10. A regulatory classification system comprising: an interface for receiving classification requests, the classification requests including product information; a database; and an engine for searching the database for at least one classification covering the product information, the engine outputting a classification if the classification is found in the database; and, if no classification is found, the engine allowing the classification to be ascertained in a different manner, any ascertained classifications being added to the database.

11. The system of claim 10, further comprising a work buffer for storing classification requests needing manual attention.

12. The system of claim 10, wherein the different manner includes performing an attribute-driven classification.

13. The system of claim 12, wherein the engine prompts a user for questions about the attributes relating to the product information, and attempts to classify the product based on answers to the questions.

14. The system of claim 10, wherein the different manner includes deriving the classification from classification of the same product of another region.

15. The system of claim 14, further comprising a lookup table for converting the classification of one region into the classification of another region.

16. The system of claim 10, wherein the engine searches the database for different subject matter groups.

17. The system of claim 10, wherein the engine searches the database for different regions.

18. The system of claim 10, wherein the engine searches the database for product identifiers.

19. The system of claim 10, wherein the engine stores classification results; randomly samples a group of the classification results, and determines whether the sampled classification results were determined properly.

20. Apparatus for using a database to perform regulatory classification, the classification being performed in response to a classification request, the request including product information, the apparatus comprising an engine for searching the database for at least one classification covering the product information, the engine outputting a classification if the classification is found in the database; and, if no classification is found, the engine allowing the classification to be ascertained in a different manner, any ascertained classifications being added to the database.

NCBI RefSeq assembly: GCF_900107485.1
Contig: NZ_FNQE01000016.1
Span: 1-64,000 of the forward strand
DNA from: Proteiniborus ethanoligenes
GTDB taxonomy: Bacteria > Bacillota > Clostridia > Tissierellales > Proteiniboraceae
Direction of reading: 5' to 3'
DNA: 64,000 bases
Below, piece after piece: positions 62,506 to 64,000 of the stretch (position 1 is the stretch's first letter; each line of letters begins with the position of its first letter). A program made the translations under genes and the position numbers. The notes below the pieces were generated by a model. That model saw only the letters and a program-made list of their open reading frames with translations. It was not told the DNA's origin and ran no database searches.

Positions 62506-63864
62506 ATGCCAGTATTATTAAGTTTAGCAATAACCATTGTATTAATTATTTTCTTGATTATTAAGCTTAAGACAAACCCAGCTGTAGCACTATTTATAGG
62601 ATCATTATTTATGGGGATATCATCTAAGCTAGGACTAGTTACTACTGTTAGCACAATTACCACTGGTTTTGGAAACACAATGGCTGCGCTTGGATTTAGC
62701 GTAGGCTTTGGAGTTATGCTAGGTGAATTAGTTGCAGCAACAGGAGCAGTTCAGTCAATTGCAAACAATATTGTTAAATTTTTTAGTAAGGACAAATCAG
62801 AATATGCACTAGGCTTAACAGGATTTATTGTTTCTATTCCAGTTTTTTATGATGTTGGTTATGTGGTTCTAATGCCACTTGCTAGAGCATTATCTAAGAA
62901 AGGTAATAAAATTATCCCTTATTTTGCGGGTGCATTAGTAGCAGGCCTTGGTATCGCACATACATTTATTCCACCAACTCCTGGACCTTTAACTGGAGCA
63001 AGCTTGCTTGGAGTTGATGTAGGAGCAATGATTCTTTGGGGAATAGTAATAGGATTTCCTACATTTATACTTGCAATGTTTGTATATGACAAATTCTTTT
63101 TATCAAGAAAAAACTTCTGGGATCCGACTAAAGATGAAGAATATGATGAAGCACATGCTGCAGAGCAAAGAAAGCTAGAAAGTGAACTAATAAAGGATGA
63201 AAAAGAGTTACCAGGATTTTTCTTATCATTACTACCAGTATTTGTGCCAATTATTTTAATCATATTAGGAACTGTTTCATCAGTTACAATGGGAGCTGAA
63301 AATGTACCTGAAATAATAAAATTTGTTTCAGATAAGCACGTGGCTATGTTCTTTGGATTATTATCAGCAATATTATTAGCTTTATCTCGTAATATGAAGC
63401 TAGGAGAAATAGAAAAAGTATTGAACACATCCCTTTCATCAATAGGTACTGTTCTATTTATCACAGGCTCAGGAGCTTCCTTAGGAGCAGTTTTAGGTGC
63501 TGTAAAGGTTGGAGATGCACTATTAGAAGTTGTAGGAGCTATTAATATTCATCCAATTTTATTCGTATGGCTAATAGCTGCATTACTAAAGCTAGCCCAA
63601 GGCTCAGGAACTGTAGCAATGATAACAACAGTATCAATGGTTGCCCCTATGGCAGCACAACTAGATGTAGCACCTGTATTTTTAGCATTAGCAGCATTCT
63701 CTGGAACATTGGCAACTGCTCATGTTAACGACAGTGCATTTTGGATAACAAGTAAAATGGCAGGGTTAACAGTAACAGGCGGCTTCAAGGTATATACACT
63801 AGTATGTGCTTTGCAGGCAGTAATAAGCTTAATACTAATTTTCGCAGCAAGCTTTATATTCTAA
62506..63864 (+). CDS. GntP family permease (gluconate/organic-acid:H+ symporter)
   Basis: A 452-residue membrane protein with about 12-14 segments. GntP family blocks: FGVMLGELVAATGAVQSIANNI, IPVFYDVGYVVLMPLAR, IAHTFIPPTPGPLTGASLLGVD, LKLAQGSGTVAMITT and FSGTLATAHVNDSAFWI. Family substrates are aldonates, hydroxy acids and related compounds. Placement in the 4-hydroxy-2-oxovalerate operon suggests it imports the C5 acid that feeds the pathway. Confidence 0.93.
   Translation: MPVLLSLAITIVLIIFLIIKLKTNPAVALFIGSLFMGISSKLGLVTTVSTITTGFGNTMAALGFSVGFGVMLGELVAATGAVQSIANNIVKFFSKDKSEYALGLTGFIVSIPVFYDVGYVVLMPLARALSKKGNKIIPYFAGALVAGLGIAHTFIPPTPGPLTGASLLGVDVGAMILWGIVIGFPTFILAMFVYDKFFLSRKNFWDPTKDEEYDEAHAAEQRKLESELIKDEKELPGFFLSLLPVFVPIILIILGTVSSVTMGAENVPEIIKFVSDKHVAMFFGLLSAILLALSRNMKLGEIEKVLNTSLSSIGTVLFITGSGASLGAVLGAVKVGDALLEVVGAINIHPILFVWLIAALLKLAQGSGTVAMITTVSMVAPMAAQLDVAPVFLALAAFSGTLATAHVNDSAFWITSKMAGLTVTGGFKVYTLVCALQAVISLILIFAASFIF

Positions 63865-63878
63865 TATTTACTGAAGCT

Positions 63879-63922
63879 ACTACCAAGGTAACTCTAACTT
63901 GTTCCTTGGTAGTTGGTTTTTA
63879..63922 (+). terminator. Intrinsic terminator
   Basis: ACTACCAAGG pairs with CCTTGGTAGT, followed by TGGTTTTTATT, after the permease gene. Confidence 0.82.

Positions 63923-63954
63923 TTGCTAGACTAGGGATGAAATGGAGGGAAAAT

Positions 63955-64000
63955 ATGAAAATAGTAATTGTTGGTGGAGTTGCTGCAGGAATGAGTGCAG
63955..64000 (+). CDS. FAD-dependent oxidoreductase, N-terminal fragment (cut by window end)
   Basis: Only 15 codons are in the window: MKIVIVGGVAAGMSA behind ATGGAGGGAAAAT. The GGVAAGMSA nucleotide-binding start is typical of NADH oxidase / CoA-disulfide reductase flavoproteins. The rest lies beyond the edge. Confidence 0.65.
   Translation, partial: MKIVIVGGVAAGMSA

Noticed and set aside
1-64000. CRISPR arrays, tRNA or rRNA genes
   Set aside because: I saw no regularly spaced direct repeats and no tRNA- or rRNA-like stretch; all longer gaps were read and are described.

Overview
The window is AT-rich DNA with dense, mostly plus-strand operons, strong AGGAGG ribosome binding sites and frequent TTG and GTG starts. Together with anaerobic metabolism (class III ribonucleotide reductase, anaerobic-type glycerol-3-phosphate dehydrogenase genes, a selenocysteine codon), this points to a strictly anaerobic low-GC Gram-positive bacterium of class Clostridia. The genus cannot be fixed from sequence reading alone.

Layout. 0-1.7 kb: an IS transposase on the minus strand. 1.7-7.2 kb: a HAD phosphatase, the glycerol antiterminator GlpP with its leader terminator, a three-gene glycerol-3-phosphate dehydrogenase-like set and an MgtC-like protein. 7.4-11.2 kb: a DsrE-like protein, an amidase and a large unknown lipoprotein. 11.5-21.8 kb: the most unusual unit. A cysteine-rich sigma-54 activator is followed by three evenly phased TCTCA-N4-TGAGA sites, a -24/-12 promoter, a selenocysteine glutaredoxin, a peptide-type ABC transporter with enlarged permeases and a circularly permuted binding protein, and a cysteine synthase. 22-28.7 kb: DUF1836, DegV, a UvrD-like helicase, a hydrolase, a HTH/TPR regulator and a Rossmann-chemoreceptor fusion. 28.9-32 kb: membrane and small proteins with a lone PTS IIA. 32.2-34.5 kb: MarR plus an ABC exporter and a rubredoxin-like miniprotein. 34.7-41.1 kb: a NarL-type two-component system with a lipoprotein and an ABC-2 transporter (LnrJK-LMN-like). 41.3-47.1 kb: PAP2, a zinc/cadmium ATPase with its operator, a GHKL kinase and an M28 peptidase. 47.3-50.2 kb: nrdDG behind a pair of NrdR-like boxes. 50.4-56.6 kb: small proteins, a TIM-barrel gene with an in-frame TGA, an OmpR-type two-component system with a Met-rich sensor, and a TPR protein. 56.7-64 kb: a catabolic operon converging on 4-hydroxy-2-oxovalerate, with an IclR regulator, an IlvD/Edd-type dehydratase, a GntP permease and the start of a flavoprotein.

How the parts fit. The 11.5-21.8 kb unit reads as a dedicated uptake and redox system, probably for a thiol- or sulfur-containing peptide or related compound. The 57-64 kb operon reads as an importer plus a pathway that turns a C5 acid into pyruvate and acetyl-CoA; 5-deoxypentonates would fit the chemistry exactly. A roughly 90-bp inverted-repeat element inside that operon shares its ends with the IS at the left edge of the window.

Description:

BACKGROUND OF THE INVENTION

[0001] Many countries require product classification for international trade. Product classification is used for duty and tax calculations, import and export licensing, hazardous materials documentation, trade statistics, and a variety of other purposes.

[0002] Large companies usually maintain staffs of administrators who perform product classification. Before a product can be exported or imported, an administrator must classify the product.

[0003] Classifying the product can be slow and manually intensive, especially for a company that sells a large number and variety of products to many different countries. Not only does the classification involve importing exporting country laws, but it usually involves importing country laws as well.

[0004] Much of the classification work is redundant, as different experts often classify the same or similar products and parts. Moreover, the experts might use different tools and standards. Inconsistent classifications can result.